Ben Glaze — Daily Mirror June 20, 2018
Russia is preparing for war, a top Defence Minister warned senior military officers on Wednesday.
Tory Mark Lancaster insisted the Kremlin was getting ready for conflict after learning lessons from recent battles it has fought.
And the new head of the Army warned of an “existential” threat to Britain as he outlined the strength of Vladimir Putin ’s military.
Armed Forces Minister Mr Lancaster became the latest senior Conservative to voice fears over growing Kremlin aggression.
He told the Royal United Services Institute’s annual land warfare conference in London: “Spin the globe and look at the world from Russia’s perspective.
“Consider how they might view threats, and whilst we don’t know whether they view conflict as inevitable, they are preparing for it.”
Lancaster also rejected claims Moscow’s use of cyber operations and proxies shows they “don’t intend to get their hands dirty”.
He added: “There is an alternative thesis – that Russia have concluded that they are not ready for major combat operations, that they have learned the lessons from Georgia and the relative failure of their annexation of Crimea, and are now investing hard in the future of their conventional forces.
“On this basis, it is a myth to think that Russia won’t use hard power at some point in the future.”
Chief of the General Staff General Mark Carleton-Smith fuelled fears about the threat from the Kremlin in his first speech since becoming head of the Army earlier this week.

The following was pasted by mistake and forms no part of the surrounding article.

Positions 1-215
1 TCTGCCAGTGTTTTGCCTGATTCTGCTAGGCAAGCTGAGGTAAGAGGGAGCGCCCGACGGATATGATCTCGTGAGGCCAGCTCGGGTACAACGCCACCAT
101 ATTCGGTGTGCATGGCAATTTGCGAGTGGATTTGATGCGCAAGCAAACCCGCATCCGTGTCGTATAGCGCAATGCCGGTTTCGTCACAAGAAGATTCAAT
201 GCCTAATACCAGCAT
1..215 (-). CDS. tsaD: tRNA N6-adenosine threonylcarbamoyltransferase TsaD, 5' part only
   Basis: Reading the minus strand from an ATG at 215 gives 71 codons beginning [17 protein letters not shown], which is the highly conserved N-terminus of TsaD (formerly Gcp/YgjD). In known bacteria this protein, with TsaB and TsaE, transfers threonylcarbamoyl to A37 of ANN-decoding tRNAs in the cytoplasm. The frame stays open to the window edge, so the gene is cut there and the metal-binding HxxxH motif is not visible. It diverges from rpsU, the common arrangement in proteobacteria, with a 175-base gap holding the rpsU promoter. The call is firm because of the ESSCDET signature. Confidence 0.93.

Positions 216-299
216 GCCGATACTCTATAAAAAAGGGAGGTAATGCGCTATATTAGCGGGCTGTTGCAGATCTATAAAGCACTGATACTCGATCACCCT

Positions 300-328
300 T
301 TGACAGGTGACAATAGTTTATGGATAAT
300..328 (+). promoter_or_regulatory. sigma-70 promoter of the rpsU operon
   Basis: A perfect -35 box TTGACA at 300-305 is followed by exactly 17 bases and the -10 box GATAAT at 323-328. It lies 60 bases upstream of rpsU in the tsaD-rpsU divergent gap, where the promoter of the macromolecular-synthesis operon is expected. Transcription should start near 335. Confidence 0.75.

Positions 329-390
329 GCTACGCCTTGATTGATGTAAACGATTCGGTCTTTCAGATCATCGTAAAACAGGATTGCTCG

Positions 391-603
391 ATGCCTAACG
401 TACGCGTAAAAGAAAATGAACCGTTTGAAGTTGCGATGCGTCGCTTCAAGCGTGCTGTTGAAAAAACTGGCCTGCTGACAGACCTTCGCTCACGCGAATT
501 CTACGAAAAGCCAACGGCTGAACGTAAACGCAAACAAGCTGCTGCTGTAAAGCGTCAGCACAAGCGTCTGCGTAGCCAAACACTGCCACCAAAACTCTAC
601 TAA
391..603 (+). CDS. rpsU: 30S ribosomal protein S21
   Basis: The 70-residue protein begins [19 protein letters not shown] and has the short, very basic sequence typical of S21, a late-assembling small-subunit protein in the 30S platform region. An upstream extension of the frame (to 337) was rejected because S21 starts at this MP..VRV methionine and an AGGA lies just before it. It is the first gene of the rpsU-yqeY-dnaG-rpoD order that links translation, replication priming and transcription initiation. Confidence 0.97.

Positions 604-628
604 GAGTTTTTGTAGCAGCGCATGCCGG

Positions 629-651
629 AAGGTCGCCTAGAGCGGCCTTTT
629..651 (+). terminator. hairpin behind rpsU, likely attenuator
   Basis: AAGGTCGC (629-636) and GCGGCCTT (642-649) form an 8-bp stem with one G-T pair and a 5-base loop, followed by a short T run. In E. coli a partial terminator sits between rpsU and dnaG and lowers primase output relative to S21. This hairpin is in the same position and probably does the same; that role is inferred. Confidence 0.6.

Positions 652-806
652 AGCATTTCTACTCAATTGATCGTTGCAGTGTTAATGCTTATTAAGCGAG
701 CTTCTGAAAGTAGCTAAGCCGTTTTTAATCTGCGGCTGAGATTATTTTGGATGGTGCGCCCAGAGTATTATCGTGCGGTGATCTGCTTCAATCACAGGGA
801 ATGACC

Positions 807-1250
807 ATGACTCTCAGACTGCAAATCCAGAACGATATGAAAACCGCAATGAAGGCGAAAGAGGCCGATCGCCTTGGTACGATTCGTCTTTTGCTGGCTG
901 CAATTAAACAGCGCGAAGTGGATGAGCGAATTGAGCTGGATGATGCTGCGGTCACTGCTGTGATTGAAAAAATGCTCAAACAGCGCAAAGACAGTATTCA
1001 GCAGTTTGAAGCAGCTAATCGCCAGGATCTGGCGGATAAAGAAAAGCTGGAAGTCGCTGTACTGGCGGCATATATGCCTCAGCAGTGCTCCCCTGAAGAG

He said: “Russia today is not a status quo power, it’s in revisionist mode and its intent is now matched by a growing arsenal of long-range precision capabilities.”
Rules-based order is “underpinned by power – predominantly hard power” – and Putin does not respect countries with “weak” Armed Forces, experts were told.
Pointing to Russia’s recent military campaigns, and the nerve agent attack on a former KGB agent in Wiltshire in March – blamed on the Kremlin – Gen Carleton-Smith added: “Their lack of respect for weakness, especially military weakness, hasn’t changed one bit, and as we’ve become more sceptical about the necessity or advantage of intervention – Georgia, Ukraine, Syria, Montenegro, Libya, Salisbury.
“How much longer do we want that list to grow?”
While boosting cyber forces was necessary, traditional forces were also essential, he insisted.
Gen Carleton-Smith said: “The misplaced perception that there is no imminent or existential threat to the UK – and that even if there was it could only arise at long notice – is wrong, along with a flawed belief that conventional hardware and mass are irrelevant in countering Russian subversion, and that the answer lies somehow in disruptive technology, and that the quicker we can field those technologies, the less useful the traditional measures to combat power become as indicators of national power.
“To my mind, that is to misunderstand the Russian challenge.”